The role of chewing gum

When chewing gum, food boluses (boluses) from the rumen regurgitate into the mouth for additional chewing. When chewing, the boluses are compressed and the resulting liquid and small food particles are immediately swallowed. Large food particles are chewed for 50-60 seconds and then also swallowed. Chewing gum is a vital part of the normal digestive process and the absorption of fiber. The main functions of chewing gum are as follows:

Chewing gum increases salivation.

Under the influence of chewing, there is a decrease in the size of food particles and an increase in their density (the residence time of food particles in the rumen depends on these characteristics).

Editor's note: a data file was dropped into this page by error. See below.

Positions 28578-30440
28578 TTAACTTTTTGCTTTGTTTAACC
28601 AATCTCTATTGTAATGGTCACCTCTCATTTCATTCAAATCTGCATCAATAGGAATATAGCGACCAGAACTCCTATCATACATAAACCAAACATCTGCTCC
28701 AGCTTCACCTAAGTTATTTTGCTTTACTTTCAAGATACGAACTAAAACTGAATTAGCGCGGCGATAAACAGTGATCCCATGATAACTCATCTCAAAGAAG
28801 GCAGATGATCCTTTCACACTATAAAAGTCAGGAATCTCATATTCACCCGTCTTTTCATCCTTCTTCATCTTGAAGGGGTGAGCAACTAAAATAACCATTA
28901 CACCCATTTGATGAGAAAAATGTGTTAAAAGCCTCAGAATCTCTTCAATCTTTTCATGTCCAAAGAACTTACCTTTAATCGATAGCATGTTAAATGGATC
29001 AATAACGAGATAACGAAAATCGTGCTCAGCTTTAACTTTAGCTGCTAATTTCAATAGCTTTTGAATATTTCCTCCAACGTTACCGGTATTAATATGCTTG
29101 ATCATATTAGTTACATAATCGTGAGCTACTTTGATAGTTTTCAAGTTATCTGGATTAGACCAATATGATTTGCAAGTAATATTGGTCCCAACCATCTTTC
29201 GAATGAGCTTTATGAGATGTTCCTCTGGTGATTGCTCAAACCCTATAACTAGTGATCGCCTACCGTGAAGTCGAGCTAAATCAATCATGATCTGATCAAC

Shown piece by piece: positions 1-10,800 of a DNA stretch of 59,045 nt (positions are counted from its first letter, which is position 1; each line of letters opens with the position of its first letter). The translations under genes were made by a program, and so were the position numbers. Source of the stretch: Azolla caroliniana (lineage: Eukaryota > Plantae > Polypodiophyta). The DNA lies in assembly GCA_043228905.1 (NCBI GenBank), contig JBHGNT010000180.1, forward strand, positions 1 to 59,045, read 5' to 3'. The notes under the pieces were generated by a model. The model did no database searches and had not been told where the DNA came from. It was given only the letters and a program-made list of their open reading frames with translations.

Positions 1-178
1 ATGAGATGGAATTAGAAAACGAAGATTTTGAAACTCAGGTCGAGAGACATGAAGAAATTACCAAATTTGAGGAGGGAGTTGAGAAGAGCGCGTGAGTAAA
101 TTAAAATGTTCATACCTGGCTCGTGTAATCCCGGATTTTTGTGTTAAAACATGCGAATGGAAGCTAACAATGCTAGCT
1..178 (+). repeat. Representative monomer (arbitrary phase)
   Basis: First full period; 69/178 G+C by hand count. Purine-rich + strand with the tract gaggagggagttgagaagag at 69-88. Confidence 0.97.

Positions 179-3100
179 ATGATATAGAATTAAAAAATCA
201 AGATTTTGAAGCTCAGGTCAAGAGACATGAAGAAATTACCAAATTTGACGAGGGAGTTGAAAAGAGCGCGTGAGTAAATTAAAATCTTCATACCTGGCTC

Chewing gum helps separate food particles that are ready to emerge from the rumen from those that need more time to fully ferment.

As a result of chewing the gum, the fibrous structures are crushed, which increases the surface of the action of microorganisms on them, and hence their digestibility. nine0003

Chewing gum is a prerequisite for grinding and further digestion of roughage. It usually begins shortly after the end of the feed intake, when it undergoes softening and liquefaction in the rumen. Most often, rumination occurs when the animals are completely at rest, when they lie down.

Chewing gum in animals usually begins 30-70 minutes after eating and proceeds in a rhythm strictly defined for each animal species. During the day, there are 6-10 ruminant periods, each of which lasts 30-60 minutes. nine0003

In 5 minutes, the proventriculus contracts 8-14 times. The duration of mechanical processing of a food coma in the form of chewing gum in the mouth is about one minute . The next portion of food feed enters the mouth after 3-10 seconds.